In the 2012 President's Budget Request, the National Biological Information Infrastructure (NBII) is terminated. As a result, all resources, databases, tools, and applications within this web site will be removed on January 15, 2012. For more information, please refer to the NBII Program Termination page.
Amphibian populations are in decline in many areas of the world.
In cities and in natural areas, in rainforests and in wetlands, countless areas which previously hosted a range of healthy amphibian populations now have fewer - or even no - frogs, toads, and salamanders. Although healthy populations of some species may exist elsewhere, in some cases, a few species - including Costa Rica's Monteverde golden toad and Australia's Gastric brooding frog - are now believed extinct.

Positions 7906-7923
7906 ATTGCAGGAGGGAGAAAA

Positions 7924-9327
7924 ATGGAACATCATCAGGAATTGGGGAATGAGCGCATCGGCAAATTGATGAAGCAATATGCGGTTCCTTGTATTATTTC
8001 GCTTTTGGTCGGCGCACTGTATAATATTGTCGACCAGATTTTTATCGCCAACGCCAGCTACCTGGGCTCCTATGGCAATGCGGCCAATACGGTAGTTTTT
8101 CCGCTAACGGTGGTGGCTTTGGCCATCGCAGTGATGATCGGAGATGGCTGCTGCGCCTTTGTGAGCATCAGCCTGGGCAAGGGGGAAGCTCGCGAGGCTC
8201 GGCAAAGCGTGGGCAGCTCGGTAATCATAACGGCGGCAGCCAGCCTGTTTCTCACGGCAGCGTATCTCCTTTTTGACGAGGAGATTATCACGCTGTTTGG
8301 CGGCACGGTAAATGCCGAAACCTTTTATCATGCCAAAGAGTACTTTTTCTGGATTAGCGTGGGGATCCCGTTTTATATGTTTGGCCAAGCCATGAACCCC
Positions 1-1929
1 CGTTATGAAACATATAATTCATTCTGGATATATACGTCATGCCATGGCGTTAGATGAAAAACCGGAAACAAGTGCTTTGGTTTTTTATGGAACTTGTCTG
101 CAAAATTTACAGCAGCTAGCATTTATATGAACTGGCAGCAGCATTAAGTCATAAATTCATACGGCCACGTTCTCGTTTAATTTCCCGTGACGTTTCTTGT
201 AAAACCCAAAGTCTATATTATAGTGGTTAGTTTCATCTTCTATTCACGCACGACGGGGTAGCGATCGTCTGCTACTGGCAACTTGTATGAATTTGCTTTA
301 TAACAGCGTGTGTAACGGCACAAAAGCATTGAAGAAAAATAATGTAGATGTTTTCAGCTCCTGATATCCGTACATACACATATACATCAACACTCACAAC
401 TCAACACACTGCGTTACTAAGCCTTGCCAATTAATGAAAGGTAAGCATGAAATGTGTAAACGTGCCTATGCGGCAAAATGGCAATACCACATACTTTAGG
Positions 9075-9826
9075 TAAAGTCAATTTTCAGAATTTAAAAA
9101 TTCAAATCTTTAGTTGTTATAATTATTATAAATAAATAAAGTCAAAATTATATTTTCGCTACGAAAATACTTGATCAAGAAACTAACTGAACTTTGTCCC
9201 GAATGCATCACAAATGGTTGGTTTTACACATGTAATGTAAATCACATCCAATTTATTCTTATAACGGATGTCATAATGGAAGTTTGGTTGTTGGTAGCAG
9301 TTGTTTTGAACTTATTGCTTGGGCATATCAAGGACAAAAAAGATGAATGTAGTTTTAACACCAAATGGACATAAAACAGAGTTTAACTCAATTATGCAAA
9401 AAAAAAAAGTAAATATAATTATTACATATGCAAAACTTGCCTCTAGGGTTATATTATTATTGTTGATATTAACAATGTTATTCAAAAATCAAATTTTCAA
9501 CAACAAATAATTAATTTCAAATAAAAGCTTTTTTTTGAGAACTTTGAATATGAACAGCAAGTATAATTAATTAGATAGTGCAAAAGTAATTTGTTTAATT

Frogs and toads, salamanders, and caecilians are members of the Class Amphibia.
Of the world's seven continents, only Antarctica has no native amphibian species.
The continental United States is home to at least 230 amphibian species: 90 frog and toad species, and 140 species of salamanders.
In the U.S., declines in amphibian populations are particularly serious in California, the Rocky Mountains, the Southwest, and Puerto Rico. Worldwide, decline "hot spots" also include Australia and Central America.
Amphibian malformations - extra limbs, malformed or missing limbs, and facial malformations - have been documented in 44 states, and involve nearly 60 species. In some local populations, up to 60% of the amphibians exhibit malformations.
The NBII Program is administered by the Biological Informatics Program of the U.S. Geological Survey